- The Movie Yellow: Incest as 'Normal' and Cassavates's Slides Into the World of Woes
- The Chicago School Teachers Strike Reveals the Need For School Choice
- The Sexual Barbarians and the Dissolution of Culture
- The Happy Priest Challenges Us to Ask: Who is Jesus to Me?
- Michael Coren on Canadian Public Schools: Teachers, leave those kids alone
- We Cannot Ignore Our Consciences: Cardinal Dolan On Religious Liberty
- In the Face of Danger, Successor of Peter Travels to Lebanon as a Messenger of Peace
- Reflections on the Dignity and Vocation of Women: Who or What?
More Easter / Lent
'So it is written that the Christ would suffer and on the third day rise from the dead' - Luke 24:46
Ash Wednesday marks the beginning of the Season of Lent. It is a season of penance, reflection, and fasting which prepares us for Christ's Resurrection on Easter Sunday, through which we attain redemption. continue reading
Palm Sunday, the Sunday before Easter, commemorates Jesus' triumphal entry into Jerusalem, an event mentioned in all four canonical Gospels. (Mark 11:1.11, Matthew 21:1.11, Luke 19:28.44, and John 12:12.19) ... continue reading
On Palm Sunday, we celebrate the first joy of the season, as we celebrate Our Lord's triumphant entrance into Jerusalem where he was welcomed by crowds worshiping him and laying down palm leaves before him. It also marks the beginning of Holy Week... continue reading
HOLY THURSDAY is the most complex and profound of all religious observances. It celebrates his last supper with the disciples, a celebration of Passover ... continue reading
On Good Friday, each member of the Church tries to understand at what cost Christ has won our redemption. In the solemn ceremonies of Holy Week we unite ourselves to our Savior, and we contemplate our own death to sin in the Death of our Lord ... continue reading
Easter is the principal feast of the ecclesiastical year. Leo I (Sermo xlvii in Exodum) calls it the greatest feast (festum festorum), and says that Christmas is celebrated only in preparation for Easter. It is the centre of the greater part of the ecclesiastical year ... continue reading
For most people the easiest practice to consistently fulfill will be the traditional one, to abstain from meat on all Fridays of the year. During Lent abstinence from meat on Fridays is obligatory in the United States as elsewhere. Christ Himself said that His disciples would fast once He had departed (Lk. 5:35). continue reading
Everything answered from when does lent end, ashes, giving something up, stations of the cross and blessed palms. The key to understanding the meaning of Lent is simple: Baptism... continue reading
Stations of the Cross refers to the depiction of the final hours (or Passion) of Jesus, and the devotion commemorating the Passion. First Station: Jesus is condemned to death... pray the stations now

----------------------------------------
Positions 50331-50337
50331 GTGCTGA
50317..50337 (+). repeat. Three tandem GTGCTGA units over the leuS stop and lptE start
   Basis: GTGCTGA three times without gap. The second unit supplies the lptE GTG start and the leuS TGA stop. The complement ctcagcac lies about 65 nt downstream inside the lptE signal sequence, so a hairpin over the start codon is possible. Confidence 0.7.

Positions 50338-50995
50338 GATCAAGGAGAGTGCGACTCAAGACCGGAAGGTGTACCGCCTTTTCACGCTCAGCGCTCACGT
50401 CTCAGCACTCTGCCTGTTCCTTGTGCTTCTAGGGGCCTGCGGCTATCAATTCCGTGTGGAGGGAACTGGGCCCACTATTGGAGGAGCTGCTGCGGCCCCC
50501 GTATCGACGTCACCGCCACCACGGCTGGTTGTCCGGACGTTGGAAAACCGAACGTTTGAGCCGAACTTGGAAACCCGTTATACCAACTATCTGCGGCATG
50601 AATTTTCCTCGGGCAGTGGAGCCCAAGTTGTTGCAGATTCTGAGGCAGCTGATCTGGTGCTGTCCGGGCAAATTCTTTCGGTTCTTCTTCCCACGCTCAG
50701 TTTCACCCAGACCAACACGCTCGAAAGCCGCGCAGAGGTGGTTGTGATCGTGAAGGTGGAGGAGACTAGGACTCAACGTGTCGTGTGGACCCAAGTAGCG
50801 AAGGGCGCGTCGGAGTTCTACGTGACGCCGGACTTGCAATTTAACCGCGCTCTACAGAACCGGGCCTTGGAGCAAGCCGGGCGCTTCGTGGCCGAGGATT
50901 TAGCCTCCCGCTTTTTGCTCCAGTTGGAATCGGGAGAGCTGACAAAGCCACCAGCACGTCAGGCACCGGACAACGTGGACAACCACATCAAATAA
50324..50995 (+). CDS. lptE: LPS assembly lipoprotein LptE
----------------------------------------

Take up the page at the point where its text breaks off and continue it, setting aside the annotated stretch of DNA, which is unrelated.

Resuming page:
What did you give up for Lent?
From the humorous to the bizarre, people have had interesting Lenten experiences. Tell us about what you are going to give up for this Lenten Year.
What others gave up »
Alex Basile - Catholic Online, 4/10/2015
Author Alex Basile reflects of the true meaning of the Resurrection of Christ and how many Christians overlook the real joy of Easter. In the haziness of the first Easter morning, Mary Magdalene made ...Continue Reading
Fr. James Farfaglia - Catholic Online, 4/6/2015
With the resurrection of Jesus, the physical is exalted. When we truly believe in Jesus, we are resurrected in this life because we are freed from the fear and worry that are characteristic of ...Continue Reading
Randy Sly - Catholic Online, 4/6/2015
While Easter is a Solemnity and an Octave Feast, it is also a 50-day journey until Pentecost. We continue to remember his resurrection with special devotion. Saint Augustine shares this ...Continue Reading
F. K. Bartels - Catholic Online, 4/6/2015
There is great cause for belief in the Resurrection. One of the most wonderful tenets of Catholicism and the true Christian religion the Church transmits, is that the Resurrection is a historical ...Continue Reading
On Good Friday, the entire Church fixes her gaze on the Cross at Calvary. Each member of the Church tries to understand at what cost Christ has won our redemption.
In the symbol of the Cross we can see the magnitude of the human tragedy, the ravages of original sin, and the infinite love of God. Learn More
Ash Wednesday marks the beginning of the Season of Lent. It is a season of penance, reflection, and fasting which prepares us for Christ's Resurrection on Easter Sunday, through which we attain redemption.
The ashes are made from the blessed palms used in the Palm Sunday celebration of the previous year. The ashes are christened with Holy Water and are scented by exposure to incense. Learn More
Stations of the Cross refers to the depiction of the final hours (or Passion) of Jesus, and the devotion commemorating the Passion.
ACT OF CONTRITION. O my God, my Redeemer, behold me here at Thy feet. From the bottom of my heart... Pray the Stations
'Christ Himself said that His disciples would fast once He had departed' Lk. 5:35
Abstinence. The law of abstinence requires a Catholic 14 years of age until death to abstain from eating meat on Fridays in honor of the Passion of Jesus on Good Friday. Salt and freshwater species of fish, amphibians, reptiles and shellfish are permitted.
Fasting. The law of fasting requires a Catholic from the 18th Birthday (Canon 97) to the 59th Birthday (i.e. the beginning of the 60th year, a year which will be completed on the 60th birthday) to reduce the amount of food eaten from normal. The Church defines this as one meal a day, and two smaller meals which if added together would not exceed the main meal.
Learn More »